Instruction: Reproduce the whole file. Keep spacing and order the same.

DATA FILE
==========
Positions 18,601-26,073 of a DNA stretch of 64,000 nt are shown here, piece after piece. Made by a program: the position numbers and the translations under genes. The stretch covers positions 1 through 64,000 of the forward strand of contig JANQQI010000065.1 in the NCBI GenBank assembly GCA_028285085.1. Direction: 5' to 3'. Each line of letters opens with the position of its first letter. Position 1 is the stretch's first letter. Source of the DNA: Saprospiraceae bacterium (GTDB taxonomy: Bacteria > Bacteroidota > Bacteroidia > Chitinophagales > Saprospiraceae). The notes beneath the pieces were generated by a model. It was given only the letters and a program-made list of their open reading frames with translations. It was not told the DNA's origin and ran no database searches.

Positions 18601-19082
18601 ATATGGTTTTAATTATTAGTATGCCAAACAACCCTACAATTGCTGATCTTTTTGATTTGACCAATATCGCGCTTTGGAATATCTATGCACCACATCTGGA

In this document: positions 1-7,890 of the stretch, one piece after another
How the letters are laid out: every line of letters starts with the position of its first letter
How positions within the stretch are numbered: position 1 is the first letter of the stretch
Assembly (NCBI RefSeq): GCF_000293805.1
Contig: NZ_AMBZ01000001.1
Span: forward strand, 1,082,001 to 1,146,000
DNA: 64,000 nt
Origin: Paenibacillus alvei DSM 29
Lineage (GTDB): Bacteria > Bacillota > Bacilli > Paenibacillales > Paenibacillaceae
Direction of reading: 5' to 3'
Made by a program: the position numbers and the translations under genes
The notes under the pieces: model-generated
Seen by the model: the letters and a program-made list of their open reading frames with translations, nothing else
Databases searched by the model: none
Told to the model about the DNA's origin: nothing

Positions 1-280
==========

Positions 18,601-26,073 of a DNA stretch of 64,000 nt are shown here, piece after piece. Made by a program: the position numbers and the translations under genes. The stretch covers positions 1 through 64,000 of the forward strand of contig JANQQI010000065.1 in the NCBI GenBank assembly GCA_028285085.1. Direction: 5' to 3'. Each line of letters opens with the position of its first letter. Position 1 is the stretch's first letter. Source of the DNA: Saprospiraceae bacterium (GTDB taxonomy: Bacteria > Bacteroidota > Bacteroidia > Chitinophagales > Saprospiraceae). The notes beneath the pieces were generated by a model. It was given only the letters and a program-made list of their open reading frames with translations. It was not told the DNA's origin and ran no database searches.

Positions 18601-19082
18601 ATATGGTTTTAATTATTAGTATGCCAAACAACCCTACAATTGCTGATCTTTTTGATTTGACCAATATCGCGCTTTGGAATATCTATGCACCACATCTGGA

In this document: positions 1-7,890 of the stretch, one piece after another
How the letters are laid out: every line of letters starts with the position of its first letter
How positions within the stretch are numbered: position 1 is the first letter of the stretch
Assembly (NCBI RefSeq): GCF_000293805.1
Contig: NZ_AMBZ01000001.1
Span: forward strand, 1,082,001 to 1,146,000
DNA: 64,000 nt
Origin: Paenibacillus alvei DSM 29
Lineage (GTDB): Bacteria > Bacillota > Bacilli > Paenibacillales > Paenibacillaceae
Direction of reading: 5' to 3'
Made by a program: the position numbers and the translations under genes
The notes under the pieces: model-generated
Seen by the model: the letters and a program-made list of their open reading frames with translations, nothing else
Databases searched by the model: none
Told to the model about the DNA's origin: nothing

Positions 1-280